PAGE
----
“It’s staggering. In the beginning, I found myself volunteering for a wide variety of tasks from publicizing the event, fundraising, stage managing and announcing, to lifting barges and toting pails, all focussed on a 24-hour period over a weekend in May, often without any sleep though the cold and occasionally wet nights into the morning.

“The lighting of the candles and the reading of the names of cancer victims during the Luminary Ceremony was so moving and heartbreaking, I still get a lump in my throat and emotional just thinking about it. All those friends and family and strangers whose names were said aloud into the night; the hushed steps of the relayers passing by the glowing luminaries placed around the old track at Chandler Park. Those images and feelings are forever with me, and they are the reason that I still take part in what is now the Daffodil Dash.”

“Anyone who has been part of the committee would find it hard to say “no” to helping. Many of the current members have been part of this event pretty much since the first one and have stayed through it’s evolution. I feel they are heroes, though most if not all of them will refuse the title. They / we continue to do the work because… we have fun together and we help the Canadian Cancer Society in their work and we have all been affected by Cancer. Also we get to see our community at it’s most generous and gracious best. Thank you Smithers for everything.”

Another long time dedicated volunteer to this group is Lorna Thornton.

“I have been involved in organizing the Relay or Dash for more the 15 years,” she said. “I wanted to get involved in an organization in my community, and I began volunteering with the CCS in health promotion. From there, I joined in organizing the relay.

“I feel privileged to have worked with such amazing committees. Over the years I have been so impressed with the community’s generosity and willingness to support our events for the CCS. Cancer has touched my family and close friends and this along with the stories of how the CCS has supported many of our community members especially through research ensures my continual involvement.”

“My favourite memories usually involve the great costumes and watching people complete some of the activities. The slingshot seemed to be one of the favourite activities over the years, but there are so many, it’s hard to think of them all.”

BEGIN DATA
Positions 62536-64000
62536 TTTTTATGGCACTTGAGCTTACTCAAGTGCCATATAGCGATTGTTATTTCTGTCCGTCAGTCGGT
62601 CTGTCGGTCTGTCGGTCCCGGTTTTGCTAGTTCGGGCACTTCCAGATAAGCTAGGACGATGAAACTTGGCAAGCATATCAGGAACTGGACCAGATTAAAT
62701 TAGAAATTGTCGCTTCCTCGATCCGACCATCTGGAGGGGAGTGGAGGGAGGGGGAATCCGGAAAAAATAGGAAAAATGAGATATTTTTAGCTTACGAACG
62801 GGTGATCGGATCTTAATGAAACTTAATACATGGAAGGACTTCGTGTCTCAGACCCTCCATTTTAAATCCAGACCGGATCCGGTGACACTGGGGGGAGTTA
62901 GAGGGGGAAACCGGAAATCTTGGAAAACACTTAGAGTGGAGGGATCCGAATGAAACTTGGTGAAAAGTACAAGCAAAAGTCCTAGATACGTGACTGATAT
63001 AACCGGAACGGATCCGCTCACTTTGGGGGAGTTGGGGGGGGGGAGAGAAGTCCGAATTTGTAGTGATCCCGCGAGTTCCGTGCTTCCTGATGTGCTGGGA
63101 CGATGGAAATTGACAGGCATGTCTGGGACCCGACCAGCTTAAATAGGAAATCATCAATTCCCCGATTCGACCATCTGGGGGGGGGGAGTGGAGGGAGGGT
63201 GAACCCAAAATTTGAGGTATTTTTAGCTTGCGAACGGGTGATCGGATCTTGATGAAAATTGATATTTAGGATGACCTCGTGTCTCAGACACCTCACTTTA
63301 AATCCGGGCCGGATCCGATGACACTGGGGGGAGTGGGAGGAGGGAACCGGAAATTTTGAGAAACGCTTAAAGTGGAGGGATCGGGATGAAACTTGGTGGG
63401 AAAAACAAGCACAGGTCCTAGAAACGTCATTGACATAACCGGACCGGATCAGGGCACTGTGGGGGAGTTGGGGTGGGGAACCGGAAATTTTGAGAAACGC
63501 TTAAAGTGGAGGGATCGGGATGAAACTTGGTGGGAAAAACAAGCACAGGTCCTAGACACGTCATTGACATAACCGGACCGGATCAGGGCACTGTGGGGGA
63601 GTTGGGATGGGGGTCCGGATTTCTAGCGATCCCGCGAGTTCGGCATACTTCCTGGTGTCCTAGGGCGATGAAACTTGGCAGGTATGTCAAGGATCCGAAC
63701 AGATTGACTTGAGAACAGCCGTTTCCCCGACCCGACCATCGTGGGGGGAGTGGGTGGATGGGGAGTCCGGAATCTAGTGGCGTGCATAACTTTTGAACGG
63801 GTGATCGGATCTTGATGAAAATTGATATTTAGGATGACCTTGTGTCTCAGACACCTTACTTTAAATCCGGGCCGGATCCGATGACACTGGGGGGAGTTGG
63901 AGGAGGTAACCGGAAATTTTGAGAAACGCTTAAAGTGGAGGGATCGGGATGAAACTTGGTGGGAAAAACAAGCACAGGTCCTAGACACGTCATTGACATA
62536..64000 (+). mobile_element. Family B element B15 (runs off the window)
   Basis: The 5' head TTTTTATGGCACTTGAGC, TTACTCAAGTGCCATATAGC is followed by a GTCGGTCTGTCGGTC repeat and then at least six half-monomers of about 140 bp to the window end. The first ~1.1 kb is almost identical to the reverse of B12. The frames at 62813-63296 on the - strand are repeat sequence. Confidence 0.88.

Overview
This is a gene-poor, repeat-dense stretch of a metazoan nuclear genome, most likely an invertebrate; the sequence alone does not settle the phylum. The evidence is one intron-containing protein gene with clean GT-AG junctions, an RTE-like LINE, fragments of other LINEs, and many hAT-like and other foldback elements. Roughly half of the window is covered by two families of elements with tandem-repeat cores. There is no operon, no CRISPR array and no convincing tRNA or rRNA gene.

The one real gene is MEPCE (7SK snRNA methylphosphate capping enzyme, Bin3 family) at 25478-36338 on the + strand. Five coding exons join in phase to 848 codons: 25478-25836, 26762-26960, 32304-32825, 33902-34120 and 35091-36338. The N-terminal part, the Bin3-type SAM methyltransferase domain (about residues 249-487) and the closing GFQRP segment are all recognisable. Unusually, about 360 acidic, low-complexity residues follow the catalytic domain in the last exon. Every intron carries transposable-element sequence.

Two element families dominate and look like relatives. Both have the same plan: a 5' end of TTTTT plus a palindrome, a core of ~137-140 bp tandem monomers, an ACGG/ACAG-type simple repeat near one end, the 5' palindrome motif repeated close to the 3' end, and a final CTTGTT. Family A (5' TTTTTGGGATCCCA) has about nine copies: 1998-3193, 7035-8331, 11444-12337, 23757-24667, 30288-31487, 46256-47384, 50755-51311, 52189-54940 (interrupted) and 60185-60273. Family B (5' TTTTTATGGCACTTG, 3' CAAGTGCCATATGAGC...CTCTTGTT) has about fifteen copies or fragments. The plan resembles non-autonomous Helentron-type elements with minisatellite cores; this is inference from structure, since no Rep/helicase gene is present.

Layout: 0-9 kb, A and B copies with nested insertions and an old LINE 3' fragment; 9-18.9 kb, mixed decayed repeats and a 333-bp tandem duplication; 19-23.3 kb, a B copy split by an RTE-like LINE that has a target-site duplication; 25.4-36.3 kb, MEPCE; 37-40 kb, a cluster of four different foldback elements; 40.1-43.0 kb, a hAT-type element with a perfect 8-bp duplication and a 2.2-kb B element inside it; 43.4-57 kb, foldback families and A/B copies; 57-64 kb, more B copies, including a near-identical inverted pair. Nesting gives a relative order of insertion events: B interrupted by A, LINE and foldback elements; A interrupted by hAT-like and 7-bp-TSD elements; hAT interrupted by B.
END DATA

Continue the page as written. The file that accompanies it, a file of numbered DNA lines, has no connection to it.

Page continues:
With this kind of dedication, and many, many more who volunteer and donate every year, the Daffodil Dash is one of those events that will continue to inspire people, as the entire community fights to rid the hideous disease known as Cancer.



deb.meissner@interior-news.com

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Daffodil Dash silent auction 2019. (Thom Barker photo)

Daffodil Dash silent auction 2019. (Thom Barker photo)

Daffodil Dash 2019 Survivors luncheon. (Thom Barker photo)

Daffodil Dash 2019 Survivors luncheon. (Thom Barker photo)

Daffodil Dash 2019. (Thom Barker photo)

Daffodil Dash 2019. (Thom Barker photo)

Daffodil Dash 2019. (Thom Barker photo)

Daffodil Dash 2019. (Thom Barker photo)

Emotions and gratitude can be high at the Daffodil Dash. (Tom Best photo)
Emotions and gratitude can be high at the Daffodil Dash. (Tom Best photo)

Emotions and gratitude can be high at the Daffodil Dash. (Tom Best photo) Emotions and gratitude can be high at the Daffodil Dash. (Tom Best photo)

Daffodil Dash 2018 (File photo)

Daffodil Dash 2018 (File photo)

Last year’s Daffodil Dash was well-supported. Photo Gerry Leibel
Daffodil Dash is always well-supported. (Photo Gerry Leibel)

Last year’s Daffodil Dash was well-supported. Photo Gerry Leibel Daffodil Dash is always well-supported. (Photo Gerry Leibel)

Daffodil Dash participants. (Photo Gerry Leibel)
Last year’s Daffodil Dash was well-supported. Photo Gerry Leibel

Daffodil Dash participants. (Photo Gerry Leibel) Last year’s Daffodil Dash was well-supported. Photo Gerry Leibel

Jane Hoek received her 40+ year Volunteer Service Award from the Canadian Cancer Society in 2017. (Contributed photo)
Jane Hoek recently received her 40 year Volunteer Service Award from the Canadian Cancer Society. Contributed photo

Jane Hoek received her 40+ year Volunteer Service Award from the Canadian Cancer Society in 2017. (Contributed photo) Jane Hoek recently received her 40 year Volunteer Service Award from the Canadian Cancer Society. Contributed photo

Jane Hoek and Debbie Courtliff founding members of the Daffodil Dash in Smithers. (File photo)

Jane Hoek and Debbie Courtliff founding members of the Daffodil Dash in Smithers. (File photo)

Relay for Life participants begin lighting their luminaries to honour the memory of loved ones lost to cancer. (File photo)
Relay for Life participants begin lighting their luminaries to honour the memory of loved ones lost to cancer, as the sun sets during the 2018 Salmon Arm Relay for Life. (File photo)

Relay for Life participants begin lighting their luminaries to honour the memory of loved ones lost to cancer. (File photo) Relay for Life participants begin lighting their luminaries to honour the memory of loved ones lost to cancer, as the sun sets during the 2018 Salmon Arm Relay for Life. (File photo)

Luminaries spell out an inspirational message. (File photo)

Luminaries spell out an inspirational message. (File photo)